Salman Khan brings in his superstar persona in all his roles. While writing Kick, how did you make sure the character’s voice did not get lost with the noise of his stardom?
Basically, you have to write for a character. At one point you have to forget who is playing the character. My writing can never match Salman sir’s stardom but as a writer I have to justify his stardom.
How did you come up with the defining dialogue of Kick—“Mere bare mein itna mat sochna, dil mein aata hoon, samajh mein nahin”?
Kick is a tribute to Salman’s persona. The character of Devil is very much like Salman in real life. So while writing, I blended these two thoughts. The line came quite late in the day but once I got it, I knew we have got the film. This dialogue best summarises the film.
Salman is known to make a lot of suggestions in the writing process, especially in terms of giving inputs for dialogues. How did you take that? Are you possessive about your lines?
Yes, I’m possessive about my lines as every writer should be but I’m not an egoistical writer. If someone comes up with a better line, I’ll be stupid to reject it. Ultimately all the credit will go to me. I’m quite selfish that way. I don’t like sharing my credit. Jokes aside, filmmaking is all about collaboration. Even while making music, the director tells the music director that he wants changes in the composition. If a music composer can take suggestions, why can’t a writer? I have learnt a lot from Salman sir while working with him. His wisdom and zeal to work hard is inspiring. In this industry we always wonder about the talented few who didn’t make it. We will always wonder, ‘Woh banda kaafi talented tha par chala kyun nahin?’ With time, you realise that he didn’t click for a reason, there were some issues. When you work with superstars, you understand why there is euphoria about them. You see the huge effort they put in, the way they work with the team and make everyone give their best.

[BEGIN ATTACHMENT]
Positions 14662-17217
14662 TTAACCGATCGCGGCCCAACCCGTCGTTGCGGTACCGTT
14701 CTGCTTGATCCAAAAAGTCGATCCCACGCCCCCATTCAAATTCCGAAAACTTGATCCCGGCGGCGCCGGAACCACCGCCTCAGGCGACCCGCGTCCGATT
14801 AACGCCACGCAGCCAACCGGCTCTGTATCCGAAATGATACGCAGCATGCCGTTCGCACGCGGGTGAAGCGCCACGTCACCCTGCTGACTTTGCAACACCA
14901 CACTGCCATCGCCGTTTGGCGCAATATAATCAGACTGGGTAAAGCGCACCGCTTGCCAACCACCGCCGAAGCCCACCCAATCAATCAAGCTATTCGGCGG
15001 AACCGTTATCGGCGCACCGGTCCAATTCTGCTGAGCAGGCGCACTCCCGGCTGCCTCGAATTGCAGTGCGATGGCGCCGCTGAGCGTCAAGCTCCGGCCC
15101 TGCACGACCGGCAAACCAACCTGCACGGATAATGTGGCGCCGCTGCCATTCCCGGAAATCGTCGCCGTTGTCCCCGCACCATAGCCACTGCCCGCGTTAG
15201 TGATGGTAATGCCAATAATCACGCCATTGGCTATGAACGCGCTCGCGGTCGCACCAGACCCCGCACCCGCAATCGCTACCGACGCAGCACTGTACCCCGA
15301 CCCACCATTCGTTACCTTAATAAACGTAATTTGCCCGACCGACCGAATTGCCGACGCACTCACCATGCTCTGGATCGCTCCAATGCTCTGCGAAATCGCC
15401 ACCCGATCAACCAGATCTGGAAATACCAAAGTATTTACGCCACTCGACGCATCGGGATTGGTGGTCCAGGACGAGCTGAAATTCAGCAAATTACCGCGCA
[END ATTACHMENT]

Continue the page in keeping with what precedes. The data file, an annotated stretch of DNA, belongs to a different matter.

As a writer, what gives you a kick?
In four years, I’ve only written four films (Once Upon a Time in Mumbaai, The Dirty Picture, Once Upon a Time in Mumbaai Dobaara and Kick) which is atypical. Usually people write four films in one year,